These co-ops provide an opportunity for local people to invest into various projects, for example setting up new solar panels or a wind turbine. Then, the co-operative provides interest for these investors from feed-in-tariffs or by selling electricity.

In Germany, the number of energy co-operatives has tripled to more than 600 in two years, with over 80,000 active members. The largest of these is EWS, where 99.2 per cent of the electricity comes from renewable sources and 0.8 per cent is from the co-generation of heat and power (CHP).

But Germany is not alone. In the UK, there are also an increasing number of such community initiatives.

Brixton Energy already has two existing solar projects in the Loughborough Estate with hundreds of square metres of solar panels, while Community Energy Warwick raised enough money for solar panels to be placed on the roofs of the Stratford upon Avon and Warwick hospitals. Meanwhile, the Brighton Energy Co-op recently set up “the largest solar system in Sussex”, with installations in Shoreham-by-sea, Portslade and Brighton.

But the list goes on: Leominster Community Solar, Ovesco, Bath & West Community Energy, Westmill Wind Farm, Baywind Energy, Hockerton Housing Project, Boyndie Wind Farm, and many others – with a total of 75 utility co-ops listed with Co-operatives UK.

Renewable energy co-operatives thus could mean the future for renewables with local communities joining forces to gain access to cheap (or free) energy sources by working together.

Written for the Energy Saving Warehouse 

February 29, 2012

A New Way of Carbon Capture? Let’s Plant Artificial Trees

Trees lock away and store carbon-dioxide for hundreds of years. Scientists now want to mimic this feature by creating artificial trees for our parks, which could even act as street lights and harness wind power.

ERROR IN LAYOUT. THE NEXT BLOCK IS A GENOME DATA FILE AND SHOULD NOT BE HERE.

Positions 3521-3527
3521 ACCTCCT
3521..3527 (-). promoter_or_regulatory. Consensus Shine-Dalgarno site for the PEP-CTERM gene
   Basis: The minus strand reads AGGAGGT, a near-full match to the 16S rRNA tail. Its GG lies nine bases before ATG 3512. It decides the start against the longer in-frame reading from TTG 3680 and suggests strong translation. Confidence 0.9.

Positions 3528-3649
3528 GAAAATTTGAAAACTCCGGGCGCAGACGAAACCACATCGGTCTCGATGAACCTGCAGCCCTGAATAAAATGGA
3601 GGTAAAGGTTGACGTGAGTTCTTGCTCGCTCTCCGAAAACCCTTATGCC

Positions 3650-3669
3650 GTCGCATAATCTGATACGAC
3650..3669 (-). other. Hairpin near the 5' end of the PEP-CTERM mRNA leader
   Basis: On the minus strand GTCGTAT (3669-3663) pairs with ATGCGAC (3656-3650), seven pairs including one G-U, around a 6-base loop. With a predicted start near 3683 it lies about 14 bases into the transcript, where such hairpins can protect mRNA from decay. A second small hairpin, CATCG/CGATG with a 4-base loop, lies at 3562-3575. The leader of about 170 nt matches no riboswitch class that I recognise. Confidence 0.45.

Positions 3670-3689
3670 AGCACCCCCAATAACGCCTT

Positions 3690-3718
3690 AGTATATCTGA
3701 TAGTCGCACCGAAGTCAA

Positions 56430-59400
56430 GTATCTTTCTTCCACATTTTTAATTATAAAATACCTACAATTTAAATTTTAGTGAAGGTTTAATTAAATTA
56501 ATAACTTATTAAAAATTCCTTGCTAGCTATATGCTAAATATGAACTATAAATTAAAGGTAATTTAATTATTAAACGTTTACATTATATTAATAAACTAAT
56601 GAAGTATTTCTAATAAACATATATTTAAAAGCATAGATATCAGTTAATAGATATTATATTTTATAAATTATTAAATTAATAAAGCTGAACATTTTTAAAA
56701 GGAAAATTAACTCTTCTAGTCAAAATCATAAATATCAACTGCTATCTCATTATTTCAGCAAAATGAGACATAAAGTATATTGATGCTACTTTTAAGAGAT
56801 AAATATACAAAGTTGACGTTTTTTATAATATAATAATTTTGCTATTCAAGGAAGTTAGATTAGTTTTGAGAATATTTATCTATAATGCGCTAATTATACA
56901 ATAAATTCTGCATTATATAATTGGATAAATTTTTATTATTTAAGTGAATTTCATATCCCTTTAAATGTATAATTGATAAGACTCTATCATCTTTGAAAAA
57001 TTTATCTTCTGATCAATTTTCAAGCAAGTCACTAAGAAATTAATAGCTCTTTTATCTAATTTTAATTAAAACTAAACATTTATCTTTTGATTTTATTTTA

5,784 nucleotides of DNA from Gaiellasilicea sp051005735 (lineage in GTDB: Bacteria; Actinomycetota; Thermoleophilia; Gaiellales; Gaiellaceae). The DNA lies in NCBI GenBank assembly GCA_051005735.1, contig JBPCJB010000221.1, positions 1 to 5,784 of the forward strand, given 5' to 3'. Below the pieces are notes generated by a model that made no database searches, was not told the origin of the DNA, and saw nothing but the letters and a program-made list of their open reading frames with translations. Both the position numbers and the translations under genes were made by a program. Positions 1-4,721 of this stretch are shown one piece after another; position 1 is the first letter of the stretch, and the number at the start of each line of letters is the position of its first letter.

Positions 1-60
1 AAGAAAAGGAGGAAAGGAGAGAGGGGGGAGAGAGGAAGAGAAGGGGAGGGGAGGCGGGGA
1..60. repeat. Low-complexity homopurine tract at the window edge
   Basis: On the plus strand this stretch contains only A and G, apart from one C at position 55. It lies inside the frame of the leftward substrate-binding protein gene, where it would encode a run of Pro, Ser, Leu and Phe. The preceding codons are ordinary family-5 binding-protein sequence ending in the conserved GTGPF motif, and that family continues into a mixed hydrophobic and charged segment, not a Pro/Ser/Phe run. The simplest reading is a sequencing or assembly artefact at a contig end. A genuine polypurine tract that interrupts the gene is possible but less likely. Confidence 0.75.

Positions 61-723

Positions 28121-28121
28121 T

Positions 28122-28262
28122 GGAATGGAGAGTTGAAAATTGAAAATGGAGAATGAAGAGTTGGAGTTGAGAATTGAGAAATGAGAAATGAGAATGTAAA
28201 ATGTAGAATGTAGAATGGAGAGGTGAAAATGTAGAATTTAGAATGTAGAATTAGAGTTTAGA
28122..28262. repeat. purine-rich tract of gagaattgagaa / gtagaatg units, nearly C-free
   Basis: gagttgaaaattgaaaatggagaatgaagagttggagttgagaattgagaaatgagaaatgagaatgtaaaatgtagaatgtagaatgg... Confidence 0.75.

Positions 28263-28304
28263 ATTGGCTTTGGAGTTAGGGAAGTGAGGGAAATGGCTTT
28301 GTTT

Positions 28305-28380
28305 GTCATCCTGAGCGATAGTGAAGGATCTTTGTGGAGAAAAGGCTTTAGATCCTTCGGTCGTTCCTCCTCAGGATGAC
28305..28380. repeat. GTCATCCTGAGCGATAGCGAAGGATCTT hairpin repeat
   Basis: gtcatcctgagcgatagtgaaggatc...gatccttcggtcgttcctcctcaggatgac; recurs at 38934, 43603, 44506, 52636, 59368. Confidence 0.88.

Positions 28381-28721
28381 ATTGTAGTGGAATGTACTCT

The key scientist behind the idea is Dr. Klaus Lackner from the Earth Institute at the Columbia University. His “synthetic trees”resemble real trees with trunks and branches, which are in fact arrays with sorbent chemicals for capturing the carbon-dioxide.

Synthethic Trees

Leaves can be more dense than on normal trees, increasing efficiency. Also, the collected carbon dioxide could be utilised and not only stored, for instance in agricultural processes.

Another concept is the so-called uTree, a photovoltaic tree that would soak up the sun during the day, then fed into the electricity grid or even stored inside – for instance for lighting spaces.

Some artificial tree ideas go further and try to merge the various capabilities. Some may harvest rainwater and generate electricity via solar panels at the same time. Some others act like solar street lights, or create a whole park with saving rainwater and even using wind energy.

Challenges for artificial trees are the high initial investment, long-term maintenance costs and some worries about the actual efficiency of small artificial leaves compared to solar panels, but if these can be overcome, walking in the park could have a new meaning in the future. [6]

Written for the Energy Saving Warehouse

Image: BBC Online